Even though the proposed rule makes improvements to the legal process, it would leave insurers and insurance agents and brokers with legal exposure that did not exist prior to 2013.
In August, the U.S. Department of Housing and Urban Development (HUD) issued a new rule amending the agency’s “Implementation of the Fair Housing Act's Disparate Impact Standard” adopted during the Obama administration in 2013.
The 2013 rule extended disparate impact liability to the sale and servicing of homeowners insurance and put the burden of proof on defendants, including insurers, in assigning liability in private lawsuits and government enforcement actions based on a disparate impact analysis.
HUD’s position has been that disparate impact liability “under the Fair Housing Act may arise from a facially neutral practice that has a discriminatory effect regardless of whether there was an intent to discriminate.”
While the proposed rule would bring the disparate impact rule closer to the Supreme Court’s 2015 ruling in Texas Department of Housing and Community Affairs v. Inclusive Communities Project, Inc., the Big “I” continues to oppose the rule because it fails to provide a safe harbor for insurance.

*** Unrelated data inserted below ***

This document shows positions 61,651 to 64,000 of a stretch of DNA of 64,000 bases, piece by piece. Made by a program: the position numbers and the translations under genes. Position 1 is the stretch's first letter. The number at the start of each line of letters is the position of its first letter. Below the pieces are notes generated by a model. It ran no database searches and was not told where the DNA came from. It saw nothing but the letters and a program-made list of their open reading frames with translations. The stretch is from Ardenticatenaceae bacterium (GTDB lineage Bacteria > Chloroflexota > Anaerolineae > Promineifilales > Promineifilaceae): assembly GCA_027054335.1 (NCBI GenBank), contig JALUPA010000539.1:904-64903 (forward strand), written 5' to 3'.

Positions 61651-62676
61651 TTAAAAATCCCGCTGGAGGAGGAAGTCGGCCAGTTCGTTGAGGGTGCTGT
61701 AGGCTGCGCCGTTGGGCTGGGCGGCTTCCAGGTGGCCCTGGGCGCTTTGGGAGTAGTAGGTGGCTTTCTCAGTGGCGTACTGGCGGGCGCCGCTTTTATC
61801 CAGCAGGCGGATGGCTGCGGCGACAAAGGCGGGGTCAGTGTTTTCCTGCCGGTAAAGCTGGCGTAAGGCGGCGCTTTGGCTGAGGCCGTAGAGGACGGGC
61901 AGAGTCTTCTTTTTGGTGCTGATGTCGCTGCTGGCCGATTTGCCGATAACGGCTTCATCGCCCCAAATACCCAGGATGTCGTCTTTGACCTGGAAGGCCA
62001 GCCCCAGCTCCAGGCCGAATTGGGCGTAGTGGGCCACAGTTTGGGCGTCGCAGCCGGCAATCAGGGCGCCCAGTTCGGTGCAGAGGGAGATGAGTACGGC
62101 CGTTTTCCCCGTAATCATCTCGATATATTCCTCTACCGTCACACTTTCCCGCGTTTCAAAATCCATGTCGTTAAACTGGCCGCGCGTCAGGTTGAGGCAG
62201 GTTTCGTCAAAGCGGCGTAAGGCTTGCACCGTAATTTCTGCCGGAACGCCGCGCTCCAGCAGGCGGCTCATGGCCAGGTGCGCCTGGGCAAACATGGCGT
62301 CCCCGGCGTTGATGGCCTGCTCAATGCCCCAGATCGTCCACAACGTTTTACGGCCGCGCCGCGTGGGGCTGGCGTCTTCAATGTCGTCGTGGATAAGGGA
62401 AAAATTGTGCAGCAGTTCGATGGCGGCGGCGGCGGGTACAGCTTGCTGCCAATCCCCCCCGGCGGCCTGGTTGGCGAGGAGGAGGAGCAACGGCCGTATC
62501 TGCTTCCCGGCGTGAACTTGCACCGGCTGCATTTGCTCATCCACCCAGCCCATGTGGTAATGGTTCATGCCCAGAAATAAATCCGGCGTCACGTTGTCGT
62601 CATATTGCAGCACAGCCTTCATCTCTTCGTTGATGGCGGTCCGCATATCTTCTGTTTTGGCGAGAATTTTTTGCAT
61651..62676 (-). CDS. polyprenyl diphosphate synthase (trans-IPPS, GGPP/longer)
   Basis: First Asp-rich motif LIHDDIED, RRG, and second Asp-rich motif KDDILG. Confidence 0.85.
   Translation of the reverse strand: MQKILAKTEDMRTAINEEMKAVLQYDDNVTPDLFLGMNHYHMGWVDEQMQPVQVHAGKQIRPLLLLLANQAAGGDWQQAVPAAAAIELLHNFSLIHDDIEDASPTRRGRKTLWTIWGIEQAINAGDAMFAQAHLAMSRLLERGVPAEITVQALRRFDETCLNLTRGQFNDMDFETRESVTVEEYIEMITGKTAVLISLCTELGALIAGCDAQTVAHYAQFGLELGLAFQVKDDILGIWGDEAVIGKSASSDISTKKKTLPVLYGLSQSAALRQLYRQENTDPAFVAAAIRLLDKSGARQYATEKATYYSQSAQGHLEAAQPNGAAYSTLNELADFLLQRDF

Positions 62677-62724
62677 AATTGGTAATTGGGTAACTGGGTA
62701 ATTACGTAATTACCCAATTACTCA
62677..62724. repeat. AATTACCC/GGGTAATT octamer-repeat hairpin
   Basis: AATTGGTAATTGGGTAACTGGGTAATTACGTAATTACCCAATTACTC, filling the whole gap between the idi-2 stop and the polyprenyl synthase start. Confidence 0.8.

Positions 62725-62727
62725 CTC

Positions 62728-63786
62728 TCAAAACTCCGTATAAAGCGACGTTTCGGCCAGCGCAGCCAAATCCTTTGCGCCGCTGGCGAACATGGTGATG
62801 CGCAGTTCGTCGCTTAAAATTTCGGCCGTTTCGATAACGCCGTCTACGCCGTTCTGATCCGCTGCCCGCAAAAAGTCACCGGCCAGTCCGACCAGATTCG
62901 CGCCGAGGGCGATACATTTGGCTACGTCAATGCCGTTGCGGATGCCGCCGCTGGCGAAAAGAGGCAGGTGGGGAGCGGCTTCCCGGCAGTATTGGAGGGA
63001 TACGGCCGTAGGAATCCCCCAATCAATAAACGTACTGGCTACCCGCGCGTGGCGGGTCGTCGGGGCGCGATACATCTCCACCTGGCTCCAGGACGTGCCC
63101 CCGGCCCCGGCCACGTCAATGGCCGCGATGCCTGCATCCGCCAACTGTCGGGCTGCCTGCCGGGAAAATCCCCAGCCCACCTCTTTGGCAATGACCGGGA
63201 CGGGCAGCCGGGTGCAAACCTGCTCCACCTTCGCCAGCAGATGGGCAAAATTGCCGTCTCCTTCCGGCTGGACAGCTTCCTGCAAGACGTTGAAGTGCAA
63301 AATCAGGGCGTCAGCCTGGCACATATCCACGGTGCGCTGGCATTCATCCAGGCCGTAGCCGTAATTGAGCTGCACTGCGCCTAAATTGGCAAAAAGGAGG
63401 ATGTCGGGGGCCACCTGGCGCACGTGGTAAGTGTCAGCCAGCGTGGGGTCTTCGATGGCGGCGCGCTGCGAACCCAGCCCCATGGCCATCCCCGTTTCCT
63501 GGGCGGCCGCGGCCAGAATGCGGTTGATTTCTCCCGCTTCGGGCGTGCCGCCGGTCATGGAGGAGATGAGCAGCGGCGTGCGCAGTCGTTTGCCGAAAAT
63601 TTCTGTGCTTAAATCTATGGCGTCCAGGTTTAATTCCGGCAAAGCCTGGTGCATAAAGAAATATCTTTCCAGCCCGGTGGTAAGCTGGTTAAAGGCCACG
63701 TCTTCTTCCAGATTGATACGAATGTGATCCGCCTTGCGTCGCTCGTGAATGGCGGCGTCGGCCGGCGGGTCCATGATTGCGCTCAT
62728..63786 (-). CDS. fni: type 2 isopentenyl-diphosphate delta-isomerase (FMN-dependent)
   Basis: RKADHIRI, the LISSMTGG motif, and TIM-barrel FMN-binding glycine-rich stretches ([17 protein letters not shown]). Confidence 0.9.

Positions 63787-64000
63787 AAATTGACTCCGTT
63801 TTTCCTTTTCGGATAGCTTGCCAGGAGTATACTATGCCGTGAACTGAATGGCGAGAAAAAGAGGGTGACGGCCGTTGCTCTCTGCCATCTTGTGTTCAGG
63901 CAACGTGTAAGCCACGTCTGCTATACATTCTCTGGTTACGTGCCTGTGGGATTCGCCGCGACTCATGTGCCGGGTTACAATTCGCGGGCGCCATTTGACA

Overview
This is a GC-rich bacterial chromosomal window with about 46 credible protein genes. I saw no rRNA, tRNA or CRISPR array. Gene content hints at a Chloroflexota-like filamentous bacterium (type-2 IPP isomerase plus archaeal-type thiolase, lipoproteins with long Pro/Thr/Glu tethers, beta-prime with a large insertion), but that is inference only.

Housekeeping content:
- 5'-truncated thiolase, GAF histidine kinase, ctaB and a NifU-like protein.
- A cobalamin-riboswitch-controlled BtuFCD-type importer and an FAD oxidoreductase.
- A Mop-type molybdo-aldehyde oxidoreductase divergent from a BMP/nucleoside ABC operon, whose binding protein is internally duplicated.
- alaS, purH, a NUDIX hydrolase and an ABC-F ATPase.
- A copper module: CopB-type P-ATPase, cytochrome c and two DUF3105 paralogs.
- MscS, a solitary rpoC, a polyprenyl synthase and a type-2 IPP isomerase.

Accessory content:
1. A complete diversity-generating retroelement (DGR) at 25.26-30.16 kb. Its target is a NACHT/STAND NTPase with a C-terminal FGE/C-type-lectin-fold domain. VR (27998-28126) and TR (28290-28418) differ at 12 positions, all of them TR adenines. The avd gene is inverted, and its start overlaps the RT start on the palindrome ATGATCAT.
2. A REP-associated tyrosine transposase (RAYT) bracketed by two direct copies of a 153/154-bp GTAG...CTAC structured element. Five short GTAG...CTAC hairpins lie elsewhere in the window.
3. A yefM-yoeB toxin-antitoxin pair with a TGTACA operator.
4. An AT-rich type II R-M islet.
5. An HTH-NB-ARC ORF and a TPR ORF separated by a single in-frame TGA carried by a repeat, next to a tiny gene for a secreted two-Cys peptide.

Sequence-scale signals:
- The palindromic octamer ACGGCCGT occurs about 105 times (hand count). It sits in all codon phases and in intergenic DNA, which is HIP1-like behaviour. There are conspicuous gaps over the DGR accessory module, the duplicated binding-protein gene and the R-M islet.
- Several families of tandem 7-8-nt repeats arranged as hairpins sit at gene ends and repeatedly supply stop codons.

The new proposed rule would shift the burden of proof back to the plaintiff by establishing a five-step threshold test in which defendants would have the opportunity to rebut the plaintiffs’ allegations. Additionally, the disparate impact would have to be “significant,” and the complaining party’s alleged injury would have to be “directly caused” by the practice in question, among other provisions.
Even though the proposed rule makes improvements to the legal process, it would, unfortunately, leave insurers and insurance agents and brokers with legal exposure that did not exist prior to 2013. The court in Inclusive Communities found the Fair Housing Act’s language should not be construed to force defendants to “resort to the use of racial quotas” or require courts to “second-guess” reasonable choices.
The Big “I” maintains in its comment letter that without a safe harbor, insurers will become targets for disparate impact lawsuits due to otherwise legitimate business practices, such as risk-based pricing and underwriting, which, in turn, will result in conflicting laws and potential changes to the way insurance agents and brokers collect data.
Heather Eilers-Bowser is Big “I” counsel, federal government affairs.